Monday, Jan. 12, 2009 | 2 a.m.
Beyond the Sun
When Gov. Jim Gibbons unveils his proposed budget this week, the spending plan is expected to call for a 6 percent pay cut for teachers, along with state workers and university employees.
For the Clark County School District’s 18,000 teachers, that would effectively reset their salaries to 2006 levels.
In years past, talk of smaller salaries for teachers would be a worst-case scenario for recruiters competing to lure educators to the district. But the region’s slowing growth has alleviated some of the pressure to hire.
District enrollment rose 0.8 percent in September from the previous year. That’s far from the 4 percent to 6 percent annual increases that the district contended with for much of the past decade.
Slower enrollment growth means the district doesn’t need to recruit as many new teachers.
Also limiting the number of new hires needed next fall: Fewer teachers are leaving he district.
Voluntary separations were down more than 30 percent in November compared with the prior year.
District officials attribute it, in part, to Southern Nevada’s dismal housing market, which is making it difficult for people to sell their homes and leave. Another factor is that there are fewer job openings for teachers in other states.
Recruiting may not suffer, but an immediate effect of the proposed pay cut will be felt in teacher morale, said Bob McCord, an assistant professor at UNLV’s College of Education. Teachers are dealing with large classes that are only expected to grow as the School District confronts budget cuts brought on by the state fiscal shortfall. Add to that less money for classroom supplies and a likely rise in at-risk students because of the economy.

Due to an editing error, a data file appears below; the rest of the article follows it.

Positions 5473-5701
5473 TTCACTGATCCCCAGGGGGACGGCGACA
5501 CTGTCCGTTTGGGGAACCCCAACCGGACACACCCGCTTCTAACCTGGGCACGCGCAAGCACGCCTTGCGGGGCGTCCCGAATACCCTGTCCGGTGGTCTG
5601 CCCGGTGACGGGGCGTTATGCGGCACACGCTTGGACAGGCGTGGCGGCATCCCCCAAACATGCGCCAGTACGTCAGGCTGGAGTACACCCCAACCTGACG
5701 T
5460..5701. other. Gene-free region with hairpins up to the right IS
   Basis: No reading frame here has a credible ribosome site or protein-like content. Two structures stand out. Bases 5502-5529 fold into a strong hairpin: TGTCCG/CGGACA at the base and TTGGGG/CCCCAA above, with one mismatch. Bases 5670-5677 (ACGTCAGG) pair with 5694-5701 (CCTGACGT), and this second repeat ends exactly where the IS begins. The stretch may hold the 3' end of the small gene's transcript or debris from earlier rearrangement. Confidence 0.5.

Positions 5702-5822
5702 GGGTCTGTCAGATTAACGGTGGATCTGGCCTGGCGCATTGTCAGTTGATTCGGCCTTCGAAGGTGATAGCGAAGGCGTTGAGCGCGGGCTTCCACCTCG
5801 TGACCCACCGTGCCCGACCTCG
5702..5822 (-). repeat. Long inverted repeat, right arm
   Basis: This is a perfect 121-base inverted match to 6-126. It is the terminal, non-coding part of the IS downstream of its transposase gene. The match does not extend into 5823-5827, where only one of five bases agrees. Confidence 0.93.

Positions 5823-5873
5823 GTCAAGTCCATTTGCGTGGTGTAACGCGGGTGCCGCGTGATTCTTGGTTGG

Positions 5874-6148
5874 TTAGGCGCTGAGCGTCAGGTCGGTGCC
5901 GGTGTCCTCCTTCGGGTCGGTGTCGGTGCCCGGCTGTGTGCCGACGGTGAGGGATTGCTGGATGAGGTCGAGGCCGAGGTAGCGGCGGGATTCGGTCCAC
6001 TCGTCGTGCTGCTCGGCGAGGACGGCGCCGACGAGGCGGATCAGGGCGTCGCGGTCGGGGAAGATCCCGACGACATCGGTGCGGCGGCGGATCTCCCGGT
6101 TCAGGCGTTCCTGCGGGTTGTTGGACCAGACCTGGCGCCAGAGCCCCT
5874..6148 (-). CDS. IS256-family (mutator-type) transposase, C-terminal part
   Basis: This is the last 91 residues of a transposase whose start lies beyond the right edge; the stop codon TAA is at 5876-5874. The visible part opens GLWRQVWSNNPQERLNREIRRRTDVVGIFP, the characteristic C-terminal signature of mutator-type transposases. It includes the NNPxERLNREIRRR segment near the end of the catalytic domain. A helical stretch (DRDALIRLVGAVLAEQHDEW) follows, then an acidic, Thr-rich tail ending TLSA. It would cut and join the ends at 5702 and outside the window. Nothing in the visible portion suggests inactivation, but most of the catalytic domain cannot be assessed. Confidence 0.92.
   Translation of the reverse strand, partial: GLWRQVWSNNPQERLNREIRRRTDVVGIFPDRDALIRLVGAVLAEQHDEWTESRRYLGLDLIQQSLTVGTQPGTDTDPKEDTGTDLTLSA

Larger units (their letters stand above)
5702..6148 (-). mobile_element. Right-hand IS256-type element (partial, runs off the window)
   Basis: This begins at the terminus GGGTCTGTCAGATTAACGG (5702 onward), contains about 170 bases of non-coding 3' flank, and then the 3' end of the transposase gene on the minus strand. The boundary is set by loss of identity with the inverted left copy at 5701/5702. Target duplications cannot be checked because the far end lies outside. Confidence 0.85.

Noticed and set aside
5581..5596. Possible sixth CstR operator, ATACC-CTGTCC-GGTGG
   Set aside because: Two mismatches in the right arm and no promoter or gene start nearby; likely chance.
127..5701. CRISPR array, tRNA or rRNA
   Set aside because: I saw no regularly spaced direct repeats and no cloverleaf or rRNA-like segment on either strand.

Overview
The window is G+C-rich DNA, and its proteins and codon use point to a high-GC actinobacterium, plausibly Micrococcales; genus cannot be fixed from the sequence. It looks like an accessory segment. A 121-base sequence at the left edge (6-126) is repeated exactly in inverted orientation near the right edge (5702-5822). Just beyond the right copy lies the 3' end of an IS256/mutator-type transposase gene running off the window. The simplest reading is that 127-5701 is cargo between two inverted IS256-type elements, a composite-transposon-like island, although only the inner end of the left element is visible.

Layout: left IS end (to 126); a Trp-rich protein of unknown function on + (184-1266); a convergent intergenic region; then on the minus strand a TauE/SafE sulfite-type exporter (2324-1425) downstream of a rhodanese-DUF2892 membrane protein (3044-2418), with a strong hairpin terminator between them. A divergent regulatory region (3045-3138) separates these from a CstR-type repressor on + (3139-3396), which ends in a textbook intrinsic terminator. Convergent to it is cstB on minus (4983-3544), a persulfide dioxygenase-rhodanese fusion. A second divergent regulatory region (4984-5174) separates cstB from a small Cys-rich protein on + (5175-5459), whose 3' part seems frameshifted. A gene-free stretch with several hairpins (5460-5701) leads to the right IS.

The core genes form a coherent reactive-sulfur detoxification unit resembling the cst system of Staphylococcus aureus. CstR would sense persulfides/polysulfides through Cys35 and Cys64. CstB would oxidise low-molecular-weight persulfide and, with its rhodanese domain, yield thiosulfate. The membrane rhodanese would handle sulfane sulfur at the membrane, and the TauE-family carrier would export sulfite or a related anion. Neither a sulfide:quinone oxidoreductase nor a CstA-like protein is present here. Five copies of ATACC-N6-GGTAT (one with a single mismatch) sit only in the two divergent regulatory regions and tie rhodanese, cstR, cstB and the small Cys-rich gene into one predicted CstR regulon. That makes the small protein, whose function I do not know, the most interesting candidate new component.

“Why are teachers singled out when it comes time for an economic downturn?” McCord said. “We turn to education to improve people’s skills and boost their chances of moving out of the downturn. We must invest in education. That is the road to recovery.”
As distressing as the potential pay cuts might be, teachers “have gotten to understand in this state that you don’t know what’s really going on until the Legislature meets and the ink dries,” said John Jasonek, executive director of the Clark County Education Association. “I think there’s a lot of game playing going on.”
District officials declined to comment Friday on the governor’s proposed pay cuts, which would require approval by the Legislature, saying “nothing official” had yet come from the governor’s office.